2

Turns out after some algebra, $$ \begin{align*} X^{(\mu\nu)}Y_{(\mu\nu)} &= \frac{1}{4}\left(X^{\mu\nu}Y_{\mu\nu} + X^{\mu\nu}Y_{\nu\mu} + X^{\nu\mu}Y_{\mu\nu} + X^{\nu\mu}Y_{\nu\mu}\right) \\ &= \frac{1}{4}\left(2X^{\mu\nu}Y_{\mu\nu} + 2X^{\nu\mu}Y_{\mu\nu}\right) & \text{Renaming dummy variables} \\ &= \frac{1}{2}\left(X^{\mu\nu} + ...


2

In general, a $(p,q)$-tensor eats $p$ covectors and $q$ vectors and returns a real number; such an object has $p$ indices upstairs and $q$ indices downstairs. The components of the metric tensor are written $g_{ij}$ because the metric $\mathbf g$ is a $(0,2)$-tensor which eats two vectors (and no covectors) and returns their inner product. If you see the ...


2

Those two expressions are equivalent. When contracting tensor indices, it doesn’t matter which one is up and which is down. So it doesn’t matter which one you contact with the (inverse) metric first.


1

Suppose you have an arbitrary tensor $T_{\mu\nu}$. It can be separated into the symmetric part and the antisymmetric part, i.e. $T_{\mu\nu}=T_{(\mu\nu)}+T_{[\mu\nu]}$. If you contract its indices with an antisymmetric tensor $B^{\mu\nu}$, you will have $$T_{\mu\nu}B^{\mu\nu}=T_{[\mu\nu]}B^{\mu\nu}\tag{1},$$ but this does not mean that $T_{\mu\nu}=T_{[\mu\nu]}...


1

Given a curve $\gamma: \mathbb R \rightarrow \mathcal M$ where $\mathcal M$ is the manifold under consideration (in your case, presumably $\mathbb R^2$), we define the tangent vector to $\gamma$ at the point $p=\gamma(0)$ to be a map $\mathcal V_{\gamma,p}$ which eats smooth functions $f:\mathcal M\rightarrow \mathbb R$ and spits out the following number: $$\...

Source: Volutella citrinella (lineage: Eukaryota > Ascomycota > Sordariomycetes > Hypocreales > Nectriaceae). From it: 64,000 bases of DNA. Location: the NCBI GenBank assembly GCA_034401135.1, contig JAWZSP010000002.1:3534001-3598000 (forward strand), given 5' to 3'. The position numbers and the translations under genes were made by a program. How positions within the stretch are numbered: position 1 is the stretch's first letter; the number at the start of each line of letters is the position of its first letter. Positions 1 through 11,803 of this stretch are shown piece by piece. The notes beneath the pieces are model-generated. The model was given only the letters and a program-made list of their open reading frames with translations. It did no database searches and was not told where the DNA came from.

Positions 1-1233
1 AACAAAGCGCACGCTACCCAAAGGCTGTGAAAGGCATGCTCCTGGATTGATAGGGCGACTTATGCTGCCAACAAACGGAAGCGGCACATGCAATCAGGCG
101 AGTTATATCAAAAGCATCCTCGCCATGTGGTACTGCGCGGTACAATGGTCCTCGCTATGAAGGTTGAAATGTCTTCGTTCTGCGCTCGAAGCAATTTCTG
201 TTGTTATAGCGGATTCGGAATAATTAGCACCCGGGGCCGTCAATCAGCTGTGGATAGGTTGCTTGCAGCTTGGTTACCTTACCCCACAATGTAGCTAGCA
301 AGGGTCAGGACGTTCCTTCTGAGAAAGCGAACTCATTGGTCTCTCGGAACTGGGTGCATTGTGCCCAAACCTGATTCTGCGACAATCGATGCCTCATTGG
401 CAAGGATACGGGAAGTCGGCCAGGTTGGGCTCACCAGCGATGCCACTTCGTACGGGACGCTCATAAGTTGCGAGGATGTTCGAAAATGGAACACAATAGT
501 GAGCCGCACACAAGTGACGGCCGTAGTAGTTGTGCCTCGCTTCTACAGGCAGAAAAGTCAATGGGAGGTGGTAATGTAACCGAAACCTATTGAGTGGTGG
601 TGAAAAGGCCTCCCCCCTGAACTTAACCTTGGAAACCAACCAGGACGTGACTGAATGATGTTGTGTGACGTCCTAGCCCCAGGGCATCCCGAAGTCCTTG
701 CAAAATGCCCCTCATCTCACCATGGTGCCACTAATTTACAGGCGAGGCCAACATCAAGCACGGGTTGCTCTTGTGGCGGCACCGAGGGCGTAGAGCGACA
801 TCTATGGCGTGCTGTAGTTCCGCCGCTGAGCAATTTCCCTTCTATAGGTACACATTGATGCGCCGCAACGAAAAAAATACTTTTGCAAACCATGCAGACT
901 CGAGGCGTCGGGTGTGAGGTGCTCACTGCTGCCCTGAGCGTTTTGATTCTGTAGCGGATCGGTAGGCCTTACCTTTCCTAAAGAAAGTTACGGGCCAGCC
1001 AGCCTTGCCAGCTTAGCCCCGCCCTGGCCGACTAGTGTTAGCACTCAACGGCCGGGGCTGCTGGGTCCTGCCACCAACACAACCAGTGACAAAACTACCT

1

$s_0$ is just the unit matrix. It is not explicitly written in the Hamiltonian - every entry in the $4\times4$ matrix is a $2\times2$ unit matrix itself, but since it's just a unit matrix, a simplified notation is used.


1

Equation (1.98) reduces to $0=0$ if any two of the free indices are the same. So consider how they can all be different: either they are three different spatial indices, or two are different spatial indices and the third is temporal. The former gives the fourth 3D Maxwell equation, and the latter gives the third. In more detail, when the three indices are ...


1

So, when you applied the equation $B_{ij}=X_{ijkl}A_{kl}$ to get $X_{ijkl}' a_{kx}a_{ly} A_{xy} = a_{ip}a_{jq}X_{pqkl}A_{kl}$, note that in the expression $X_{ijkl}A_{kl}$, $k$ and $l$ are essentially dummy indices, and can be renamed to whatever we want. In particular, the next step is much clearer if we rename them to $x$ and $y$! Then we instead get $$X_{...


1

For clarification, write $\vec{u} = u_x \hat{x} + u_y \hat{y} + u_z\hat{z}$ in components, and $d\vec{S} = \hat{r} R^2 \sin\theta d\theta d\phi$ $$ \vec{I} \equiv \oint \oint \vec{\nabla} \vec{u} \cdot d\vec{S} $$ \begin{align} I_\alpha = & \oint \oint \vec{\nabla} u_\alpha(\vec{r})\cdot d\vec{S}\\ =& R^2 \int_0^\pi \sin\theta d\theta \int_0^{...


1

Use $R_{[abc]d} = 0$ and other symmetries of Riemann tensor.


1

If $\:\mathbf{f}\:$ is a pure force 3-vector applied on a particle of velocity 3-vector $\:\mathbf{u}\:$, then the 4-dimensional vector \begin{equation} \mathbf{F}\boldsymbol{=}\gamma_{\mathrm u}\left(\mathbf{f}\:,\:\dfrac{\mathbf{f}\boldsymbol{\cdot}\mathbf{u}}{c} \right) \tag{01}\label{01} \end{equation} is a Lorentz 4-vector. We use the term $''$pure ...


1

Since $V$ is a Killing vector field, $\nabla_iV_j=-\nabla_jV_i$. Using this in equation 2, the desired relation follows.


1

There is a chain rule if the object is a tensor formed by tensor products and contractions, for instance $$\nabla_c (A^{bde}B_{bdf})=B_{bdf}\nabla_c A^{bde}+A^{bde}\nabla_c B_{bdf}.$$ Something like $f(t_{ab})$ is in general not a tensor so the action of the connection coefficient part of the covariant derivative is undefined on it.